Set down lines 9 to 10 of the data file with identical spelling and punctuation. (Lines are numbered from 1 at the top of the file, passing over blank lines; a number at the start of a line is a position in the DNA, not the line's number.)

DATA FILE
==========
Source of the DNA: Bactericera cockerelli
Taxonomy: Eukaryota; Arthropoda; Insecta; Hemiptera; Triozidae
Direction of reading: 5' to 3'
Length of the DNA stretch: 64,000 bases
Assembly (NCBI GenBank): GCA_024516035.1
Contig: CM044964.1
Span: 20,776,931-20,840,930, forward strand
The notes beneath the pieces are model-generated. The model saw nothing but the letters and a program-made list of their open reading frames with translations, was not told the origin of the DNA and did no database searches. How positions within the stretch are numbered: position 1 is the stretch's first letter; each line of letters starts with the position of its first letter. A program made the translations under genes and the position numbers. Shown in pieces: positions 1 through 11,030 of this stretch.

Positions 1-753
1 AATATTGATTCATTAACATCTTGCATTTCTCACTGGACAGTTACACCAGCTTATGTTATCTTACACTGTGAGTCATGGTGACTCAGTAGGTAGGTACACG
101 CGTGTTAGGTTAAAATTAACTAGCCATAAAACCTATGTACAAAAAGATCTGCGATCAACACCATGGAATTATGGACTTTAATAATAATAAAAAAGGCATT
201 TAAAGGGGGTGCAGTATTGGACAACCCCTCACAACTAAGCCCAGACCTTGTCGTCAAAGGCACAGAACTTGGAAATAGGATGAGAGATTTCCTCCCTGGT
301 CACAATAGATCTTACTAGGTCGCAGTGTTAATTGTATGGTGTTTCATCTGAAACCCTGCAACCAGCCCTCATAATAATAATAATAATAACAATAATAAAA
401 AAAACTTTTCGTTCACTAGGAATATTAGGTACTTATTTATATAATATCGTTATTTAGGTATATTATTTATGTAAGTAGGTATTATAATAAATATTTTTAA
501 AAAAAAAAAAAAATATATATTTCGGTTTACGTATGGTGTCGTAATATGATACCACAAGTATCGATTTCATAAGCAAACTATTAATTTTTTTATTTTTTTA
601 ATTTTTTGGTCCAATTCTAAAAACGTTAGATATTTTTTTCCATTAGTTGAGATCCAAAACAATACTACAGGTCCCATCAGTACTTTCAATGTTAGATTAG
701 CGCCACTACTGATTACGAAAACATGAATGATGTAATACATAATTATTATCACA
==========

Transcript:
Positions 1-753
1 AATATTGATTCATTAACATCTTGCATTTCTCACTGGACAGTTACACCAGCTTATGTTATCTTACACTGTGAGTCATGGTGACTCAGTAGGTAGGTACACG